A) “Are silicone implants a good option for augmenting my nose?”
Some noses may be under-developed or slumped in the upper part or you may simply want to increase the height of your nose. Something needs to be added to the dorsum (top) of your nose to achieve this. Presently, there are two viable options – silicone implants or your own cartilage.
Silicone implants are synthetically made and available in various shapes and sizes. However, they may be limited by their pre-determined size and shape. Similarly, there is a greater risk of implant being “rejected” by your body after surgery.
On the other hand, your own cartilage is your own tissue and therefore is rarely rejected. Cartilage can be harvested from the septum, ear or from your ribs. However, cartilage has a tendency to bend in an unpredictable manner. Although there are techniques to prevent this “warping” they may not always be full proof.
Based on the available scientific data, cartilage is the preferred substance by most rhinoplasty surgeons around the world today.
Please feel free to discuss these options with your surgeon as the final decision will be based on your choice, your surgeon’s preference as well as your proposed surgical plan.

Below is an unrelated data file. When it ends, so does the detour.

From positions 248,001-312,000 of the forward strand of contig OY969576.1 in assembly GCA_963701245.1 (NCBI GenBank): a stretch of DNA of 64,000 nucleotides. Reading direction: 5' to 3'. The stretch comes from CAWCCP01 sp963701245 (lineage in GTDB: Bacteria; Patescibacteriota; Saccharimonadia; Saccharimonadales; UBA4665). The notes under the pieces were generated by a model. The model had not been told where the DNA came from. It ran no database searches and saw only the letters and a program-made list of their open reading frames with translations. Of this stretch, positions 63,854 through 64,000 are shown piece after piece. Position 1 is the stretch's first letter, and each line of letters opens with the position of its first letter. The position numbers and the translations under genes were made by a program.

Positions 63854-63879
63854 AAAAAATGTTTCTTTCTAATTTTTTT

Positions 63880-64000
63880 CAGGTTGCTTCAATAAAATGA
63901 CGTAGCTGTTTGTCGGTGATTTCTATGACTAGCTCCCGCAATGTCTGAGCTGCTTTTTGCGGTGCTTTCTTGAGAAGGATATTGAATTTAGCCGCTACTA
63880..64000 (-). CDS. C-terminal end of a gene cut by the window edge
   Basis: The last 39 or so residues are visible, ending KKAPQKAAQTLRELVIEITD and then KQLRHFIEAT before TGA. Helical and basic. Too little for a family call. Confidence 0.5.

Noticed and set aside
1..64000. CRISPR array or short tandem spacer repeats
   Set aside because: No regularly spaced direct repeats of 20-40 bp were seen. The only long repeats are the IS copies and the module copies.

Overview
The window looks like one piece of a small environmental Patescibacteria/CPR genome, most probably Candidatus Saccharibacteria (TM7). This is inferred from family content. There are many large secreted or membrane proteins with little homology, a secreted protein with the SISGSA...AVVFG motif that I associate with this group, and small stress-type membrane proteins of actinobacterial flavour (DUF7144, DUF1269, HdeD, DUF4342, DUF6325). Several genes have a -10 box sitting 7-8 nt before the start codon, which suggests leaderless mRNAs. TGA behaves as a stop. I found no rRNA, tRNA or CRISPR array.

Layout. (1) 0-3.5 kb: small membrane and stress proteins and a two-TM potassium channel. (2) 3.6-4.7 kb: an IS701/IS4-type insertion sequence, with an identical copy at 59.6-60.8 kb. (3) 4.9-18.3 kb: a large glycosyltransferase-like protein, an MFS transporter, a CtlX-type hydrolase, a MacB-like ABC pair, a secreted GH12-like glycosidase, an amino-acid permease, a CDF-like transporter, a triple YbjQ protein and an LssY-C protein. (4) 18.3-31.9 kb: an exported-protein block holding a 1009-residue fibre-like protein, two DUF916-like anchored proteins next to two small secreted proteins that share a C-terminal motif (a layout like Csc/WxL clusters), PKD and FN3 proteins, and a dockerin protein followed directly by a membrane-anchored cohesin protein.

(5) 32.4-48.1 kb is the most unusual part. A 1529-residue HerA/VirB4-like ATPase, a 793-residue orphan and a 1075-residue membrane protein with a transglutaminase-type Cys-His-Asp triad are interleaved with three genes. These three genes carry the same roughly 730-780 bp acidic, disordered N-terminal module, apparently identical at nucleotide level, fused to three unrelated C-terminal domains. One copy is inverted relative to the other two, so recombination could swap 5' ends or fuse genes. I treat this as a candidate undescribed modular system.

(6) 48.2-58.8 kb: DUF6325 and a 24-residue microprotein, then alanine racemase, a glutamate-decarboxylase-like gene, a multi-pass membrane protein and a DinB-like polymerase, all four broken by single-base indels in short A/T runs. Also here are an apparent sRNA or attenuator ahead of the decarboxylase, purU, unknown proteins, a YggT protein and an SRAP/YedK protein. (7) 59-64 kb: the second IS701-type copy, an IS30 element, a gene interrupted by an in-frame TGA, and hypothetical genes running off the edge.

B) “I am worried that my nose surgery will affect my breathing!”
Most nose surgeries should not affect your breathing pattern. However, attempts to overzealously narrow the nasal tip may lead to collapse of the nasal tip region that may affect your breathing. This may require immediate corrective surgery. On the other hand, the initial swelling as a part of your healing process may also give you a “blocked nose” sensation. This is a temporary problem and you will be prescribed medicines to counter this issue.
Some patients may have severely deviated septum with associated functional airway obstruction (nasal congestion, mouth breathing, nose bleeds, sinus infections, headaches, ear problems, sleep disturbances etc). These problems can be improved by functional nose surgery – septoplasty, turbinate reduction, removal of polyp (if any) and FESS (Functional endoscopic sinus surgery). I routinely perform these surgeries (as and when required) with a cosmetic nose-job along with a qualified ENT surgeon. A CT Scan of the nasal and para-nasal regions will be advised for planning these procedures.
C) “I am unhappy with the result of my nose-job, how soon can I correct it?”
Revision nose surgery may be required in some cases. In most cases, the result is masked by the initial swelling and bruising as a part of your healing process. Your nose will appear wider and broader than planned for several weeks after your surgery. Judicious patience is advised in such cases as it almost inevitable settles with time. Some cases with protracted swelling or excessive scarring may benefit by conservative use of Kenacort (steroid) injections.
If you are still unhappy about your result, then you may consider corrective revision surgery 12 months (ideal) after your last surgery.
Early revision surgery is recommended in some cases – severe twisting, pinching, collapse of nose. These conditions tend to worsen with time and therefore it is better to operate once the initial inflammation process is over.